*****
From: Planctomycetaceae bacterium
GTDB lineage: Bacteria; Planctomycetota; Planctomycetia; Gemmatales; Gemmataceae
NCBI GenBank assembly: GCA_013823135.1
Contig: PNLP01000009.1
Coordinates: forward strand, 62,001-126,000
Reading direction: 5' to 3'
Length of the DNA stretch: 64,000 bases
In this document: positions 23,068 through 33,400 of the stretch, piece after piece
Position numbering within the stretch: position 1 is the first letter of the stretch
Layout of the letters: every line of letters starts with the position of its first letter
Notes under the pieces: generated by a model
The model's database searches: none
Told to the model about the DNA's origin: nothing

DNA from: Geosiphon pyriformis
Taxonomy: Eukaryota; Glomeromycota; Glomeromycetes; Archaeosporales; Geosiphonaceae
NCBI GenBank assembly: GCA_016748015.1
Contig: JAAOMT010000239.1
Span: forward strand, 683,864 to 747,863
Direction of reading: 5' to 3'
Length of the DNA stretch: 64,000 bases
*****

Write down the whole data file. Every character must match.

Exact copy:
From: Planctomycetaceae bacterium
GTDB lineage: Bacteria; Planctomycetota; Planctomycetia; Gemmatales; Gemmataceae
NCBI GenBank assembly: GCA_013823135.1
Contig: PNLP01000009.1
Coordinates: forward strand, 62,001-126,000
Reading direction: 5' to 3'
Length of the DNA stretch: 64,000 bases
In this document: positions 23,068 through 33,400 of the stretch, piece after piece
Position numbering within the stretch: position 1 is the first letter of the stretch
Layout of the letters: every line of letters starts with the position of its first letter
Notes under the pieces: generated by a model
The model's database searches: none
Told to the model about the DNA's origin: nothing

DNA from: Geosiphon pyriformis
Taxonomy: Eukaryota; Glomeromycota; Glomeromycetes; Archaeosporales; Geosiphonaceae
NCBI GenBank assembly: GCA_016748015.1
Contig: JAAOMT010000239.1
Span: forward strand, 683,864 to 747,863
Direction of reading: 5' to 3'
Length of the DNA stretch: 64,000 bases